A few weeks ago I was working out in the garden and noticed a small bird flutter into the garden. It was a Bewick’s Wren (Thryomanes bewickii). This bird didn’t look like the Bewick’s Wrens I was used to seeing. It was more mottled looking than others I had seen. It wasn’t very active and appeared to be molting. I believe the bird pictured above (click on photos for full sized images) is possibly a young bird going through its prejuvenal molt.
A century ago, the Bewick’s Wren was beloved as the “house wren” of the Appalachians and the Midwest. Today, the species has all but disappeared east of the Mississippi River and has declined in western parts of its range, most likely caused by the expansion of the House Wren which destroys and removes their eggs from nest sites1.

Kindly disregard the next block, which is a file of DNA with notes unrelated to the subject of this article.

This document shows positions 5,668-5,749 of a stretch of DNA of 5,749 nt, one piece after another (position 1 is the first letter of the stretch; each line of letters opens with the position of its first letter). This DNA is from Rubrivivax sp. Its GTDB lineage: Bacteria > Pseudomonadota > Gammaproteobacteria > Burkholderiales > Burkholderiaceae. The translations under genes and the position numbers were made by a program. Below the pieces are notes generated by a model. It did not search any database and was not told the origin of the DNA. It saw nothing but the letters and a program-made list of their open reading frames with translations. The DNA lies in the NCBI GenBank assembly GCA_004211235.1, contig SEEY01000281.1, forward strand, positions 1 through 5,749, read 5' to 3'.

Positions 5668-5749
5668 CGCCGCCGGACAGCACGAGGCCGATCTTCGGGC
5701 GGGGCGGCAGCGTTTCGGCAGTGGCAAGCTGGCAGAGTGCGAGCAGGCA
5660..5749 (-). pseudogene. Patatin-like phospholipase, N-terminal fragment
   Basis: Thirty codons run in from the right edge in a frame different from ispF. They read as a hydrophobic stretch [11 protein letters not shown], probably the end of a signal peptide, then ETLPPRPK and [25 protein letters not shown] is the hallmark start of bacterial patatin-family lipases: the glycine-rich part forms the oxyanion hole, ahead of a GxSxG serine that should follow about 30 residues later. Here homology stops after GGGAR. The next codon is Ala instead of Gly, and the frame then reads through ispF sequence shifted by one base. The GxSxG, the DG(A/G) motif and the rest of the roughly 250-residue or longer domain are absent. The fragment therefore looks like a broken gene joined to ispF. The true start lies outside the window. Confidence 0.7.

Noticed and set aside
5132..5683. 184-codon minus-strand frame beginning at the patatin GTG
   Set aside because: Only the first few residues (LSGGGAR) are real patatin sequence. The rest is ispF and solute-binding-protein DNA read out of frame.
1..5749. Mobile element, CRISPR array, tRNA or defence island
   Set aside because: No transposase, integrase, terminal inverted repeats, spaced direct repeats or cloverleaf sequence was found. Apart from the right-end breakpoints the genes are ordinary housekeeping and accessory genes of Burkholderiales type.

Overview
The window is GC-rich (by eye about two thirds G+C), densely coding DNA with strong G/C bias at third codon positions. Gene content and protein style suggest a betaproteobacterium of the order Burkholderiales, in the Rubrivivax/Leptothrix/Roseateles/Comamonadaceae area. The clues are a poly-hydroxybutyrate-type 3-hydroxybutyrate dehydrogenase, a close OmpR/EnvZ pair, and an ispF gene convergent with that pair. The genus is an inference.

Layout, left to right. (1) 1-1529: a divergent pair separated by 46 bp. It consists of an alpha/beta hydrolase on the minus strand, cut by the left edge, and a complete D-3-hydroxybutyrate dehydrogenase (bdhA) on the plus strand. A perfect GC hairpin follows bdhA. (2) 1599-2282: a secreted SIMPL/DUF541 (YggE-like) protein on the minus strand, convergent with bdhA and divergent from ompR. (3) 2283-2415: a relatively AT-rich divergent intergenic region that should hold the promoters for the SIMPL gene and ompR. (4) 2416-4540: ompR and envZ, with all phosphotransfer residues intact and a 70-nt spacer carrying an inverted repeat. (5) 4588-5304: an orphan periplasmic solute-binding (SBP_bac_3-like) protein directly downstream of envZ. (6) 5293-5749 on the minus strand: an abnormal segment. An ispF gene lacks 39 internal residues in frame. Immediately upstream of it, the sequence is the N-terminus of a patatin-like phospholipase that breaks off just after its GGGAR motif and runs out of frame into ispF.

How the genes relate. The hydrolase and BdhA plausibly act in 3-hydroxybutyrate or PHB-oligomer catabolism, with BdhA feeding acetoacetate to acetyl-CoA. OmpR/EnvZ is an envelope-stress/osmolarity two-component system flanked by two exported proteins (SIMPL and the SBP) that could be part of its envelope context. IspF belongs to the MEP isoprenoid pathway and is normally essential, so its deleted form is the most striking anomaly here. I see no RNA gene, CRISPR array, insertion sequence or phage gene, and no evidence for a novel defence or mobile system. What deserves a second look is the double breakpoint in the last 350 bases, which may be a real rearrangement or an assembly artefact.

This is what I am used to seeing. In the Spring, when the male Bewick’s Wren sings to establish a territory. You can hear his cheerful song here.
A brighter, more cinnamon color and a more distinct white eyebrow.
I don’t know. Maybe this is simply a molting adult? What do you think?
Here’s a shot of him under the zucchini plants picking aphids off the leaves.
And finally, a view of the springtime Bewick’s Wren at the end of his photo shoot!
References: 1Birds of North America Online